Posted 20 hours ago

Behind the Seams: The perfect gift for fans of The Great British Sewing Bee

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I am quite nosey about people and it interests me to find out how people have arrived where they are and that's how I decided to read this book. Her own voice comes over very strongly, and she had a most interesting life: at the forefront of fashion in the 60s and 70s with her Swanky Modes, a tutor at Central St Martins, and then a judge on Sewing Bee. Their clothes were out there, just at a time in the early 70s when people were looking for out there, and when punk was just around the corner (Esme and the gang were at the heart of this, and it's the bit of the book that I hoovered up, it brought so many evocative memories of myself in those days and my early attempts to create something a bit out there to wear . The 103 third parties who use cookies on this service do so for their purposes of displaying and measuring personalized ads, generating audience insights, and developing and improving products.

She's humble too - she lives in a Peabody housing association house, and works well into her twilight years because she never sorted out a pension, and has been so generous with her money. Esme is an inspiration, not just because of her career, but also in the way she is 100% her authentic self - what you see is what you get, zero f’s given! I had no idea who Esme Young was, I got the book as I enjoy crochet, crafting and occasional sewing, and I thought there might be some good tips on sewing/clothing repairs. I loved the tales of being young in London in the 60s/70s and how she’s would rock up to events in these outfits she had made.

I felt, as a reader, almost as though she was sitting with me, telling her story - it's that immediate. Her life is astonishing, from the radical fashions she created with Swanky Modes, to the daring decisions she made as a young girl living in London and enjoying the swinging 60s. I loved learning about Esme’s childhood, foray into fashion and her Great British Sewing Bee experience.

The material is squandered - interesting detail about the times and personalities is given no more weight than the vast amount of family detail. I remember reading about her 70’s/80’s label Swanky Modes back in the day and being so influenced by the London punk, New Romantic and new wave scenes. Initially when I saw her on the TV she seemed rather 'strict' but you read about her life story and, although she is honest with people which, I guess, can come across as brusk she sounds like the most amazing, kind, loyal woman. I could have taken it easy, and continued to teach at college part time, and make costumes for the rest of the time… but where would be the jeopardy in that.It documents key times, and it documents the highlights of those, all the positive things for example, about four women working together, managing families and other commitments, doing it for the love of clothes and not for the money.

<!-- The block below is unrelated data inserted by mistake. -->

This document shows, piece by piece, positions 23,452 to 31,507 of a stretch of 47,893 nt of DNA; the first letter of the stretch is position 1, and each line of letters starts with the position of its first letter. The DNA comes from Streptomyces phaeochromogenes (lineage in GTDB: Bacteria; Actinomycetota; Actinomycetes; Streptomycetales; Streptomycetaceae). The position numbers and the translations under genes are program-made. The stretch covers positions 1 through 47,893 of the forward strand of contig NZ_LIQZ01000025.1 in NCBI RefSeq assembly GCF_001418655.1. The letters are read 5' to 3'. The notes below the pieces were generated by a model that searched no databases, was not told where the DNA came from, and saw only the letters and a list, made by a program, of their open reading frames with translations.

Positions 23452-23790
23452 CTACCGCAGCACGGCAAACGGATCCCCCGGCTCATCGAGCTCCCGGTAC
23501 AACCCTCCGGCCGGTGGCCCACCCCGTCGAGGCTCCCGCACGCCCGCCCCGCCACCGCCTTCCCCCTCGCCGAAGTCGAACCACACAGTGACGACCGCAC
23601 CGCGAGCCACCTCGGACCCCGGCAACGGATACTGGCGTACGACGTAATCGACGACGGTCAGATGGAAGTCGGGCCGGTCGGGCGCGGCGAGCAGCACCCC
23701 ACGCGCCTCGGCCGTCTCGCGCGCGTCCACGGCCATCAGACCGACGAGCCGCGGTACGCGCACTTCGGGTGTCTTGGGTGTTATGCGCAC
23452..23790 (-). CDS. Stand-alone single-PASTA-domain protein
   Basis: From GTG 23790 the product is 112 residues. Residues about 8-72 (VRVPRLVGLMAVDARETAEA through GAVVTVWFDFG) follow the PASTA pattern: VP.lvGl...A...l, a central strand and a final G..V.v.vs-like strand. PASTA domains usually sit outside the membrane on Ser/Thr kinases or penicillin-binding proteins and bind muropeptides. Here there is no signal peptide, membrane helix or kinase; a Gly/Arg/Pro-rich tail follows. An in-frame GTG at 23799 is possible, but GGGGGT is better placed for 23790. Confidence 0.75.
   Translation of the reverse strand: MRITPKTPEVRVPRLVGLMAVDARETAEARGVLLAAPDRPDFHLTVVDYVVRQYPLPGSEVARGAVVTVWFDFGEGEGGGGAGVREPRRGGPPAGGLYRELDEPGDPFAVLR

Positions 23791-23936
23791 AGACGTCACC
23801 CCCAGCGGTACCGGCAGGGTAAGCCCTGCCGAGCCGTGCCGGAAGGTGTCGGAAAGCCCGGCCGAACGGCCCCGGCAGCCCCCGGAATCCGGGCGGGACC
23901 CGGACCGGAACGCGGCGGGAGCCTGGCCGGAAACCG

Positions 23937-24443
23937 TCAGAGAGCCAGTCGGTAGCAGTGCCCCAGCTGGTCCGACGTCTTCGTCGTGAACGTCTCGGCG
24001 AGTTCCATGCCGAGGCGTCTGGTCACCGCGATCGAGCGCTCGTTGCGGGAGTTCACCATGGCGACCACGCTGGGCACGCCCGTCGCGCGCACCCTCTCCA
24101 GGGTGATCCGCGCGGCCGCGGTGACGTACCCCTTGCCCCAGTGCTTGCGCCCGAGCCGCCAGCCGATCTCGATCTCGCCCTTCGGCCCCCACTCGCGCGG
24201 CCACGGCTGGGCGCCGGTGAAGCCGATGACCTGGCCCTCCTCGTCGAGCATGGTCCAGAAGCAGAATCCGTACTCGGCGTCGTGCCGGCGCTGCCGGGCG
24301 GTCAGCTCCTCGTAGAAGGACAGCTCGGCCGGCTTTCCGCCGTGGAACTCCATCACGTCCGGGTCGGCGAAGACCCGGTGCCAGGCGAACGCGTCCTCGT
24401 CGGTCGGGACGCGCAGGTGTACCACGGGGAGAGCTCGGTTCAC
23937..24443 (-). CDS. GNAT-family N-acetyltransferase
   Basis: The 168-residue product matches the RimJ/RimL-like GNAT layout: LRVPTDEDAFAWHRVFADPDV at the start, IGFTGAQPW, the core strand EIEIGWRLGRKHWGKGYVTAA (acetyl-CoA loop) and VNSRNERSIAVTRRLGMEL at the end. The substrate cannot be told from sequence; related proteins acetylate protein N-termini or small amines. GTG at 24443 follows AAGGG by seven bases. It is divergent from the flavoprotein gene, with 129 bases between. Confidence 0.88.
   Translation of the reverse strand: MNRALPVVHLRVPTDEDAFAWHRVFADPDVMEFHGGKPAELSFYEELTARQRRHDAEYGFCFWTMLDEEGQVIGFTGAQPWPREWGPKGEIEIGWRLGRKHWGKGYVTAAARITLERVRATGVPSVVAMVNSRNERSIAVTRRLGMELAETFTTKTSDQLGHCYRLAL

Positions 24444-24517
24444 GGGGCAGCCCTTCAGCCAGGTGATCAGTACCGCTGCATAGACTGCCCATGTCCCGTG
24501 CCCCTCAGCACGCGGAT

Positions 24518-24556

She teaches fashion at Central St Martin's, and declares that she learns just as much from her students as they do from her. Esme followed her heart and lived a rebel with a cause life, supported by so many people along the way that also shared in her enthusiasm and dreams. Esme is over 70 now and has lived a fascinating and creative life, there’s just not enough pages for her to go into great depth but gives you just enough. It brings back memories of wonderful, creative times in London — our friend's final fashion degree, endless parties, and unique people we met.While he is the dapper, sartorially precise voice of the pairing, she's always had a cheeky glint in her eye, and the occasional allusions to her past career and life made me reach for this book - I listened to her read it herself via Audible. She has one of those lives that just seems to natural and brilliant, she met the right people in fun places and is very humble and gorgeous. I am aware, however, that the home sewing fraternity has greatly enjoyed it, so perhaps the fault is in me!

The style of writing was also all over the place that I started to loose interest and finally gave up. It's straightforwardly told, with a few chapters on sewing skills too (eg, pattern cutting which is Esme's own speciality). I love how Esme talks about Swanky Modes, a London collective in the '70s, and the key times when these four women worked together for the love of fashion and clothes, managing families and other commitments. Her cheeky wit and flare for the unusual explain the transformation challenges in the show but also show her dedication to being one step ahead of the trend.I love the Sewing Bee and I love Esme's eagle-eyed critiques of the clothes, and the fun relationship she has with Patrick. Born into the very early era of punk, and then raised in the difficulty of the early 1980s, I always saw fashion as a huge important element of society - a reflection of what the masses wanted to be, and in many cases what could be afforded and imagined as a result of the restriction. A celebration of a creative life lived differently, Behind the Seams is a reminder that it’s never too early, or too late to pick up a needle and start stitching in a new direction. What a character, the people she has worked with in the fashion and film industry was mind blowing, as well as partying with so many celebrities.

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